Do Warnings Go on Your Record? These Warning Types Do

A portrait of Background Check Records founder, Jayson Baxter.Written by Jayson Baxter

Criminal Records | July 12, 2023

The image shows a tan person in a yellow t-shirt with a magnifying glass looking at the monitor doing a background check of himself to know if the violation warning he received was added to public records.

Over 50,000 drivers in the United States are involved in a traffic stop each day and while a being let free is the best case scenario, do warnings go on your record?

Traffic warnings are not the only types of warnings a person may encounter in their life, so knowing the impact a warning can have helps plan for the future.

Understanding traffic warnings prevents surprises on driving records and insurance, and this free guide provides what readers need to know about warnings, the various types or traffic warnings, the impact warnings can have on a person and whether or not they show up on public records.

A screenshot of an article titled "Anatomy of a Traffic Stop" showing guidelines on what to do when encountering a traffic stop.

Source: City of Portland, Police Bureau6

Definition & Differences Between Tickets, Citations, Verbal Warnings & Written Warnings in Traffic Stops

When most people think of warnings, they associate them with traffic stops, and there are millions of drivers pulled over in the United States each year, so a firm understanding of the differences between a ticket and citation can be helpful when wondering if warnings go on your record.

For the most part, there is no difference between a ticket and a citation. Both are terms for formal, written documentation for a traffic offense. This can range from improper equipment, such as a broken taillight, to speeding warnings that can rise to a misdemeanor offense depending on the situation and at the officer’s discretion. Felony traffic offenses do not result in a ticket since these are indictable offenses that must go before a grand jury.1

Therefore, a citation or ticket is intended to impose sanctions on a driver in addition to requiring that person to change behaviors or repair issues on a vehicle, and these can sometimes appear on a background check when a driving history is part of the screening.

How Different Warning Types Affect Your Record

There are several different types of warnings a person may encounter in a lifetime. Traffic warnings are among the most common, but other types of warnings include civil orders of protection, trespassing warnings, and on-the-job warnings. Below is more information on each of these types of notices, along with how they can affect a person’s life.

Verbal Traffic Warnings

While traffic tickets and traffic warnings have the same ultimate goal, the desired outcome of a traffic stop is a verbal warning. With a verbal warning, there is no written record when a verbal warning is given; therefore, there is nothing that can be used against a person’s driving record for licensing or insurance purposes.

Verbal warnings are common for things such worn tires or other malfunctioning equipment, and are used by law enforcement as a way to get drivers to correct mechanical issues without having to pay fines or court costs. It is simply a way to help you be safer on the road without being penalized.2

Written Warnings

Written warnings are documentation that the officer stopped a person for a traffic violation and told them to correct the situation, but did not write a formal ticket.

A written warning includes the officer’s name, where the infraction took place and what actions the person should take to correct the matter. For example, if a person has a burned out tail light, the written warning will direct the person to correct the matter.3

Written warnings can be accessed by law enforcement in the jurisdiction where they are issued, meaning a stop by another officer after the written warning can result in a citation or ticket if the issue has not been corrected. In other words, a law enforcement officer issues a written warning for a burned out headlight, but the driver does not correct the issue.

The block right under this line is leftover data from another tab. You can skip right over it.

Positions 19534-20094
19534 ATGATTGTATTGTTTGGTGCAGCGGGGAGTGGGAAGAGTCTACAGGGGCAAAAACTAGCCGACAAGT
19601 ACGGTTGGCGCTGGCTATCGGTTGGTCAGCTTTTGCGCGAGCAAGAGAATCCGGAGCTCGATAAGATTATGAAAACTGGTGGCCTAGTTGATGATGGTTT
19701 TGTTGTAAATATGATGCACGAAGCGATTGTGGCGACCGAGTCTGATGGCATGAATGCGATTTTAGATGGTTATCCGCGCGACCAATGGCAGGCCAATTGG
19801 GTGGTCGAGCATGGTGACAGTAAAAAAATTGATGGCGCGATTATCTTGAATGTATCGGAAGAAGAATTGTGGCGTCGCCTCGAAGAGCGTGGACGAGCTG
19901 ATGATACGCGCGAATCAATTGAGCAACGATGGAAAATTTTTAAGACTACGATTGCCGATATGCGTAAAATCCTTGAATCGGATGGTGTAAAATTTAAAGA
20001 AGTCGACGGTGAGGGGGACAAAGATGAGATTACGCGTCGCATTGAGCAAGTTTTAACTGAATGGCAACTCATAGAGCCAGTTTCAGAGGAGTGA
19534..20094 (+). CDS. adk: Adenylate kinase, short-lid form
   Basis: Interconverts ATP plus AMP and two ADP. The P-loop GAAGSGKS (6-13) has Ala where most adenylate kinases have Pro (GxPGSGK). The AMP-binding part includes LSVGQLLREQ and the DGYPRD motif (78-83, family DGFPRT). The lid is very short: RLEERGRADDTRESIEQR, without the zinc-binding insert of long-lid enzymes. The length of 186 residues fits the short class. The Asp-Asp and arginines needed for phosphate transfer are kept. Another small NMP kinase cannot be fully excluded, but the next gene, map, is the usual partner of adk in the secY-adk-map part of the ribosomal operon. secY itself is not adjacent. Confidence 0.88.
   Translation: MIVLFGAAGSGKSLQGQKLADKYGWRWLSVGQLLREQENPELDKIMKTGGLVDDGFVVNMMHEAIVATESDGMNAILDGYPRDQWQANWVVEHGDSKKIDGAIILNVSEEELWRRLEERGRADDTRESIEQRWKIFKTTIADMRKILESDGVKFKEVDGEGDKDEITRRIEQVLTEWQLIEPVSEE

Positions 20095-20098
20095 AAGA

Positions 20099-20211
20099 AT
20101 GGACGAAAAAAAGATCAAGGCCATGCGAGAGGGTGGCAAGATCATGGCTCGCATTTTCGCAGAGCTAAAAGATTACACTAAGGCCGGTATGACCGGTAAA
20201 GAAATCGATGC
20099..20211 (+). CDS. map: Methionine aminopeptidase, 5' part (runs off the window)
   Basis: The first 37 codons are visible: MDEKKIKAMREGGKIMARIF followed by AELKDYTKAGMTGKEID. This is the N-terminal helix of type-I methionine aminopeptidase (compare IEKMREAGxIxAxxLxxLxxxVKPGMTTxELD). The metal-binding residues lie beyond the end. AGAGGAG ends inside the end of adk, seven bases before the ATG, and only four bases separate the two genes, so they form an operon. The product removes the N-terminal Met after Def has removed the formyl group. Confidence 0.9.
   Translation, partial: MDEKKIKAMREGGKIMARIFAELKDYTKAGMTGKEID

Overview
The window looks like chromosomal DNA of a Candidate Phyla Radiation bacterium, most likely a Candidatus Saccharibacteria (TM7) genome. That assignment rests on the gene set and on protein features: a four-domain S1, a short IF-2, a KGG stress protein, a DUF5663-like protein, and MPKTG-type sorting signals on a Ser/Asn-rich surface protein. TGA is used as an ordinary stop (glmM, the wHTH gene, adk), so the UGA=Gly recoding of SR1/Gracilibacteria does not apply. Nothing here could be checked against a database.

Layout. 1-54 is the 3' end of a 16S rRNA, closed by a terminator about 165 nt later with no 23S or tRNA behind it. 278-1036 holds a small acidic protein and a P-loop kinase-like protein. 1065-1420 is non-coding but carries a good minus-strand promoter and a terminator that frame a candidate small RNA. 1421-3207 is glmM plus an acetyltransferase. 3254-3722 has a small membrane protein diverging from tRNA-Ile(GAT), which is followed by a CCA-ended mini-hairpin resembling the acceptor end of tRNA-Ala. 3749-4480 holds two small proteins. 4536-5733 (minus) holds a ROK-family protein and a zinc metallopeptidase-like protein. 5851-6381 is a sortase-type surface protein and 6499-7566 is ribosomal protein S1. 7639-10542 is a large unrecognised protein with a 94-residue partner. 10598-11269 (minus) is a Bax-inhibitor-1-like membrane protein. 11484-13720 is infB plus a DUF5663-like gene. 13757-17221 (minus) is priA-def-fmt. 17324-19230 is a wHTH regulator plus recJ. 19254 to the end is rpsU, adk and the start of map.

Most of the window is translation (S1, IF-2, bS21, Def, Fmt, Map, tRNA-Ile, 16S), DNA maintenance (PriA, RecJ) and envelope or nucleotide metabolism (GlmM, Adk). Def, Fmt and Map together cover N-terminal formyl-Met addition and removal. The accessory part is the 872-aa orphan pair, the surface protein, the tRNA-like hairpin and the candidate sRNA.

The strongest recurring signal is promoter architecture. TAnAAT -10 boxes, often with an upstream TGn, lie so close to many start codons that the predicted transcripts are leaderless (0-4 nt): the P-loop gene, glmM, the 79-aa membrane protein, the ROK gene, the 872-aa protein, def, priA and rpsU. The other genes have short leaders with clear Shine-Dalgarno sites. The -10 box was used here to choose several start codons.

If the driver is stopped by another officer in the same town a few days later, that officer will know a written warning has been issued, ignored, and can write a citation at that point.

Issuance of warnings is at the discretion of the department which makes its own policies and procedures surrounding issuing traffic warnings. For example, Portland Police Department in Oregon allows a police written warning ticket for minor traffic offenses if they feel it is best. However, when running a background check, Oregon warnings typically do not appear.

A screenshot showing an article explaining what to do if a police officer pulls you over.

Source: Michigan State Police7

Michigan State Police have a similar policy that allows state officers to give verbal or written warnings on traffic violations when the officer feels it will better serve the purpose of the stop.

Do Warnings Go on Your Record? Do Traffic Warnings Go on Your Driving Record?

As discussed, figuring out if warnings go on your record largely depends on the type of traffic warning.

Verbal warnings do not have any paperwork attached to them, so there is essentially no record to access when a person is given a verbal reprimand. Written warnings are not tickets or citations, so this also doesn’t go against a person’s record, but it may appear depending on the state laws or local ordinances.

Written warning can be accessed by law enforcement, but this typically happens when the person is pulled over in the same jurisdiction, or city, where the warning was issued. Warnings can show up on a driving record even if they do not carry points or insurance penalties.4

Some states take a stronger stance than others regarding written warnings and a person’s record. For example, in Massachusetts, even when a person is issued a warning for a traffic stop, each time they are pulled over a record of the stop will come up on the computer when the officer checks the person’s record.

Also, three written warnings in a year in Massachusetts can result in a suspended license even though no ticket was issued per Chapter 90C, Section 3 of the general laws in the state.

A screenshot showing the Massachusetts General Laws, Part I, Title XIV, Chapter 90C, Section 3, which states that three written warnings in a year can result in a suspended license even though no ticket was issued.

Source: General Court of the Commonwealth of Massachusetts8

Traffic warnings are the most common types of verbal and written warnings issued by law enforcement for violations.

How Long Does a Traffic Warning Stay on Your Record?

The amount of time a warning can stay on someone’s record varies based on the type of warning issued.

Verbal warnings do not appear on a record at all, so a verbal traffic warning will not show up. Written warnings can stay active for a few weeks to months, and may appear on a driving record for up to a year, or until the driver shows proof the issue has been corrected.